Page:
About the Book
Ishmael Beah writes his life experience as an unwilling child soldier in Sierra Leone’s civil war in the account called A Long Way Gone. At the age of 12 years the village Beah called home is attacked but he escapes the violence because he is with a group of his friends elsewhere performing rap music. In the village where they visited for their rap fun they heard about the attack on their village “According to the teachers, the rebels had attacked the mining areas in the afternoon. The sudden outburst of gunfire had caused people to run for their lives in different directions” (Beah 2007). With these friends and his brother they wander among the various villages looking for both shelter and food as this becomes their day-to-day struggle just to exist and find themselves doing things they would never have believed possible including stealing food from other children.
In time, Beah finds himself in the unwanted positon of becoming a soldier in the army and even worse becoming an unthinking killing machine full of violent action. Brainwashed the army becomes Beah’s family and he believes every rebel he kills avenges his family’s death. Beah and the other boy soldiers get addicted to drugs as they use them to give them the false courage they need to do and face the horrors of being a soldier while repressing emotions they cannot allow themselves to feel (Beah 2007).
One day Beah’s lieutenant turns Beah and the other boy soldiers over to the care of UNICEF at the rehabilitation center. Here he faces struggling with his past and trying to imagine a future amid the compassion and love he receives from his nurse Esther. This kindness opens Beah to a much needed understanding and forgiveness starting with himself. With locating to Freetown, he finds a true welcome from his new family that bring him the salvation he needs because of their kindness and support. His next life changing experience occurs when the United Nations successfully provides rehabilitation and later invites him and the other children-soldiers and refugees of war to New York City to tell their story (Beah 2007).
It is this experience that teaches Beah that others suffered and survived the horrors of war and where he meets Laura Simms his future foster mother who is also a storyteller who sees the significance of Beah telling his story to the world. Returning to Freetown in Sierra Leone once again circumstances finds Beah amid the war. With the death of his uncle, Beah feels his nation to the neighboring county of Guinea where he finds the eventual opportunity to immigrate to the United States (Beah 2007). The story of Beah is a story of the psychological and emotional journey of a child knowing the unimaginable horrors of war and how he overcomes these realities making a new life some only dream.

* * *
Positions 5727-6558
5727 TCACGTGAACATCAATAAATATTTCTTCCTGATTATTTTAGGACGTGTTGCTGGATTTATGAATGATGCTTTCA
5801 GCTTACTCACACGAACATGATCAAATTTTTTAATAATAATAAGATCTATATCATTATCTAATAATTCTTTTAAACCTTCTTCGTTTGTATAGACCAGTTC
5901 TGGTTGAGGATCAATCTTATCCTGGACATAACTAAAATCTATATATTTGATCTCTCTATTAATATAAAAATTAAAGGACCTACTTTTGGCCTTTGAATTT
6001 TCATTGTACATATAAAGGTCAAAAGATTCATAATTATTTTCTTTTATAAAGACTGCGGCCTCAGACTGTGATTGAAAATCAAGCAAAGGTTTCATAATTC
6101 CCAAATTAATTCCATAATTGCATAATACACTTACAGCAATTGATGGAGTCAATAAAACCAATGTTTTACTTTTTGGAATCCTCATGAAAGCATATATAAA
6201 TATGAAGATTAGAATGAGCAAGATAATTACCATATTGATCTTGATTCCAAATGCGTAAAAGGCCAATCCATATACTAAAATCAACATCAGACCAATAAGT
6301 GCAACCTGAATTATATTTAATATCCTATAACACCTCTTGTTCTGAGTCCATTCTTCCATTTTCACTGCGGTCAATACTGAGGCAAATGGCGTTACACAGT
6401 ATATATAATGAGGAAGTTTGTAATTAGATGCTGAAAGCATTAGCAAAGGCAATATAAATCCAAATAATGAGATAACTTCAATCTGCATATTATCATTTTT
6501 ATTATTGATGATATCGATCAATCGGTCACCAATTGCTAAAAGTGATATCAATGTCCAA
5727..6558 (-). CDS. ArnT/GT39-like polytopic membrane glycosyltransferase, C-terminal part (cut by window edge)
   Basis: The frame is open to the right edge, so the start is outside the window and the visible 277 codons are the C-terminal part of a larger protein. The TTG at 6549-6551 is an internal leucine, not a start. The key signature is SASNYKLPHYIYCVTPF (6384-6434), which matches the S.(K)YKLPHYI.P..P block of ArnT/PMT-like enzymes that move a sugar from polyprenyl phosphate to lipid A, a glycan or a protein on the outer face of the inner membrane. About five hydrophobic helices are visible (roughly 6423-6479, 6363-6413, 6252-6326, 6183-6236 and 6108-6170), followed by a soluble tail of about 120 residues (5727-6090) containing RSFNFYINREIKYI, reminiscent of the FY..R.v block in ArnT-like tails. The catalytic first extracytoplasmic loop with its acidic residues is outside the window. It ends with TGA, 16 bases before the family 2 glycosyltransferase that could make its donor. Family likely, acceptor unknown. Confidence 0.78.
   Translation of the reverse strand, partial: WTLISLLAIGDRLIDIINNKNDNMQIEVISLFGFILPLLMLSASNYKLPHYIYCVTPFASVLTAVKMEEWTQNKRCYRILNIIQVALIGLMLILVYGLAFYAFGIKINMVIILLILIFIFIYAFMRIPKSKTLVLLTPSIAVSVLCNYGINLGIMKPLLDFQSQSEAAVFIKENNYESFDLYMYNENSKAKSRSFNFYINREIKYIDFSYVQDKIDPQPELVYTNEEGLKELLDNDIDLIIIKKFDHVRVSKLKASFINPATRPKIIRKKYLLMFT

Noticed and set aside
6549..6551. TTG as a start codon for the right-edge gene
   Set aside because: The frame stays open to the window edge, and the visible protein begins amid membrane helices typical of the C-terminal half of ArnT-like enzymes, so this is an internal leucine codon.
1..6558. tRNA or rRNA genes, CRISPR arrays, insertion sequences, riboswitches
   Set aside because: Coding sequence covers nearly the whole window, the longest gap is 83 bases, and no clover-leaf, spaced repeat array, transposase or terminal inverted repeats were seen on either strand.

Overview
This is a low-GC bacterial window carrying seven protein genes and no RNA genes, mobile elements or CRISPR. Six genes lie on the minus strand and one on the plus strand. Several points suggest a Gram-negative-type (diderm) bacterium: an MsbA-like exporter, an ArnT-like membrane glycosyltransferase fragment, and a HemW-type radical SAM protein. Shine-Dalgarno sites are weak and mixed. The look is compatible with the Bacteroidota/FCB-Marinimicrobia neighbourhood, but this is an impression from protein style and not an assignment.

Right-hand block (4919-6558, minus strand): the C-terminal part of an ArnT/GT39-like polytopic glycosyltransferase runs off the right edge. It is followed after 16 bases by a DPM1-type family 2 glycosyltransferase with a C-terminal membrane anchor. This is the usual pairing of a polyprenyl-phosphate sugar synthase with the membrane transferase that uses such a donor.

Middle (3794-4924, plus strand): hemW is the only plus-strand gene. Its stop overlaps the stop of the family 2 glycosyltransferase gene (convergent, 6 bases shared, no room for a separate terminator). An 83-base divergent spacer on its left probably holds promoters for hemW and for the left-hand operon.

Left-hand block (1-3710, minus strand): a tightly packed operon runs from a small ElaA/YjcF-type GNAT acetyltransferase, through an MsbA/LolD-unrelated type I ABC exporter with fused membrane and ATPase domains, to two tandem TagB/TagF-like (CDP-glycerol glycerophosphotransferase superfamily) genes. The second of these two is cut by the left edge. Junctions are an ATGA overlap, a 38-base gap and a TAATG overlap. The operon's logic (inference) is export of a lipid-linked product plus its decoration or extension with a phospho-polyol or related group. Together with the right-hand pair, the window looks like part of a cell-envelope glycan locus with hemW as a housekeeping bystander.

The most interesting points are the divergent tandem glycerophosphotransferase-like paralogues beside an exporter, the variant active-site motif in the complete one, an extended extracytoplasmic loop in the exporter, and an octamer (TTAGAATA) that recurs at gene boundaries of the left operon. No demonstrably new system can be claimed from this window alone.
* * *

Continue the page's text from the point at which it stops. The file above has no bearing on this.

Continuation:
The Realities of Necessity
In his story Beah makes it clear the only way an inexperienced adolescent becomes a killer of human beings and psychologically and emotionally survives such an experience is through the sheer will to live through the realities of doing what is necessary. Unlike so many child-soldiers around the globe who volunteer as a means for survival (Hughes 2008) Beah has no choice. Before he became a soldier the transformation began from the moment his village was destroyed and reached topped off with the separation from and last time he ever saw his older brother and friends running from the rebels. “I became frustrated with living in fear” (Beah 62). Much later after living in this fear from village to forest and swamp back to village after village eventually Beah encounters the government army fighting the rebels and a time of recuperation from his starvation and his struggle to survive he becomes a soldier. His life then is explained so clearly what his child’s mind witnessed, “In the swamp we ran past people who were stuck in the mud, past handicapped people who couldn’t be helped, for anyone who stopped to do so was risking his own life” (Beah 37).
In this encounter, the brain washing of the people – of the young minds like Beah lay in the rhetoric of assigning the rebels as soulless humans deserving to die and of the revenge they received form those brought into service in the army. This brainwashing – a psychological action is the center of the change that made the next part of Beah’s journey a means for his emotional and psychological survival. Through the well worded engagement of the child-soldiers and the villagers, drawing on their grief, fear, and frustration, remembers and shares how, “People began shouting, ‘We must kill them all. We must make sure they never walk this earth again.’ All of us hated the rebels, and we were more than determined to stop them from capturing the village” (Beah 133). It is this emotional influence on the psyche of Beah that permeates into his very soul that allows him to overcome the horrors that follow as he becomes a soldier. Children throughout the history of humans have served as soldiers as recently as Iraq and Afghanistan. Experts conclude as many as 300,000 child soldiers exist in the world conflicts today (Hughes 2008).